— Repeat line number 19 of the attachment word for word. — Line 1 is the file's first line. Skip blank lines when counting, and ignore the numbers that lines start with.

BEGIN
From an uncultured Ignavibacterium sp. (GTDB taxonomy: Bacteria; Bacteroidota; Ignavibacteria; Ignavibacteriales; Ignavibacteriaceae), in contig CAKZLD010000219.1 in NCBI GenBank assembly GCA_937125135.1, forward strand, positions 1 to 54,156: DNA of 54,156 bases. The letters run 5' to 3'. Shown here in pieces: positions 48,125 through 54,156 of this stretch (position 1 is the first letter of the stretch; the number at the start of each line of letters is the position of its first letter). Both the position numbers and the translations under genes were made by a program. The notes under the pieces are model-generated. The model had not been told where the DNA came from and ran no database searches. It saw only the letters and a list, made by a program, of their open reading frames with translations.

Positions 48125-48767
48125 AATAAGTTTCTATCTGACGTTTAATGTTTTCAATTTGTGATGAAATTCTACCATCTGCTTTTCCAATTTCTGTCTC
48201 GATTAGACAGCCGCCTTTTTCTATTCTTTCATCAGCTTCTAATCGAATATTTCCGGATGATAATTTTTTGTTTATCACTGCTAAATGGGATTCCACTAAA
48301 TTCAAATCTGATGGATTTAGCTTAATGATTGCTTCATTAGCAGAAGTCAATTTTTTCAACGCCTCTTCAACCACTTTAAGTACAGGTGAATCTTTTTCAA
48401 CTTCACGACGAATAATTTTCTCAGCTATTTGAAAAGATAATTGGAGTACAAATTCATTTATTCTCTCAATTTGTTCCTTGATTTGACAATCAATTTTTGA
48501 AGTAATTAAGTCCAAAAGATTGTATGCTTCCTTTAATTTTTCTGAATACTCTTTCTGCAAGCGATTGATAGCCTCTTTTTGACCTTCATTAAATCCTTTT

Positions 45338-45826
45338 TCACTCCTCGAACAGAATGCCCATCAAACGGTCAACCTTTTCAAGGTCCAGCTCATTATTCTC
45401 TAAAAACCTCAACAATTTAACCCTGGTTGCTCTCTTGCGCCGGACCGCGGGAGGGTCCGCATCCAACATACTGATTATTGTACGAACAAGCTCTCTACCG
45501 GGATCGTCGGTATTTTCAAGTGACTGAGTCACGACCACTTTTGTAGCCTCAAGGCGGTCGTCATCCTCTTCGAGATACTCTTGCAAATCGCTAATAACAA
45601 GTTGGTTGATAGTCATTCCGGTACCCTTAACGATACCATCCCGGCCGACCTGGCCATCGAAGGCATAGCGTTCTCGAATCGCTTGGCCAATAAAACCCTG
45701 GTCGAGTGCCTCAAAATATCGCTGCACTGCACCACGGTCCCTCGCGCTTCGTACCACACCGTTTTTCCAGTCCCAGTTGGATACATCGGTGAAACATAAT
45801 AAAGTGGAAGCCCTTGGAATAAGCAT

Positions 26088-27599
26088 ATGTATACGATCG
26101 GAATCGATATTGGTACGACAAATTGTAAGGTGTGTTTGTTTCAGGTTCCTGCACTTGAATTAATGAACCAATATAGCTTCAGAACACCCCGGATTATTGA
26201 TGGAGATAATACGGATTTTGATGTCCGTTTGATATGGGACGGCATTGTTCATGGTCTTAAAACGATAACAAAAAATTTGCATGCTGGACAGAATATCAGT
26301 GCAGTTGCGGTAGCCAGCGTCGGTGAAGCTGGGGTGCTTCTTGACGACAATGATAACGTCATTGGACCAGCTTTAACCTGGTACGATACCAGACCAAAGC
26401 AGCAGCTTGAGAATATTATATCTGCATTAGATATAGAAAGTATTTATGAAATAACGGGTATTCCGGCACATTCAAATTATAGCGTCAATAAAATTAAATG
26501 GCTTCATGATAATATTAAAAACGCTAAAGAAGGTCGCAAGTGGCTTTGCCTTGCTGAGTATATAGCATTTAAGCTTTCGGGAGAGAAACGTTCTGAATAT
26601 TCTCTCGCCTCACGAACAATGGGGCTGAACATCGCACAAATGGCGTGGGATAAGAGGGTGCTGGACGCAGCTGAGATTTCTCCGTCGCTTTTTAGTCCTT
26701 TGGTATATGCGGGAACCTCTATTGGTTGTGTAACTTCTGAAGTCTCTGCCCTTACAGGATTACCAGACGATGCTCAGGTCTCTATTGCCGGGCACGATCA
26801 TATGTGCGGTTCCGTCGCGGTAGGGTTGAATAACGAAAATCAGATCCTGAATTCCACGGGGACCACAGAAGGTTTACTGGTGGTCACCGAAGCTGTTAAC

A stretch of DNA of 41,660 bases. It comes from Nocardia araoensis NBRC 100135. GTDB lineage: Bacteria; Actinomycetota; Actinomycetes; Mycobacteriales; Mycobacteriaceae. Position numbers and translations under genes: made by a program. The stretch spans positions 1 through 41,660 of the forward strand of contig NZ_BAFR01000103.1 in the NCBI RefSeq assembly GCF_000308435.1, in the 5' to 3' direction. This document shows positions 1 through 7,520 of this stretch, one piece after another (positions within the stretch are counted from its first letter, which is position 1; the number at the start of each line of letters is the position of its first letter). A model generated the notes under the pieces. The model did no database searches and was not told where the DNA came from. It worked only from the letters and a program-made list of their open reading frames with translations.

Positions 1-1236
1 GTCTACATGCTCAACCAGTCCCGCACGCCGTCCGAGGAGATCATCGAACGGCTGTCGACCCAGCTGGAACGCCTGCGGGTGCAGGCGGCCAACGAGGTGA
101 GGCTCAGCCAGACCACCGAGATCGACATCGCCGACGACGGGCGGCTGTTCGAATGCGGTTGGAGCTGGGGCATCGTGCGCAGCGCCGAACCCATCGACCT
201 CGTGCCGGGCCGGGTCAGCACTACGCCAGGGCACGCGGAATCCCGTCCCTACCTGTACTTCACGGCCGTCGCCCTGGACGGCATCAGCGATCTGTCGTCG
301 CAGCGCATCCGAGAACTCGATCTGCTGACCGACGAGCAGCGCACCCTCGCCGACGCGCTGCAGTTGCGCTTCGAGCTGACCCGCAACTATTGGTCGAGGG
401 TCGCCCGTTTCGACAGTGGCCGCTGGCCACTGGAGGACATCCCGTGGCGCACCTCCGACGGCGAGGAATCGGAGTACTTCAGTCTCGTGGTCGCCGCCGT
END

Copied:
26301 GCAGTTGCGGTAGCCAGCGTCGGTGAAGCTGGGGTGCTTCTTGACGACAATGATAACGTCATTGGACCAGCTTTAACCTGGTACGATACCAGACCAAAGC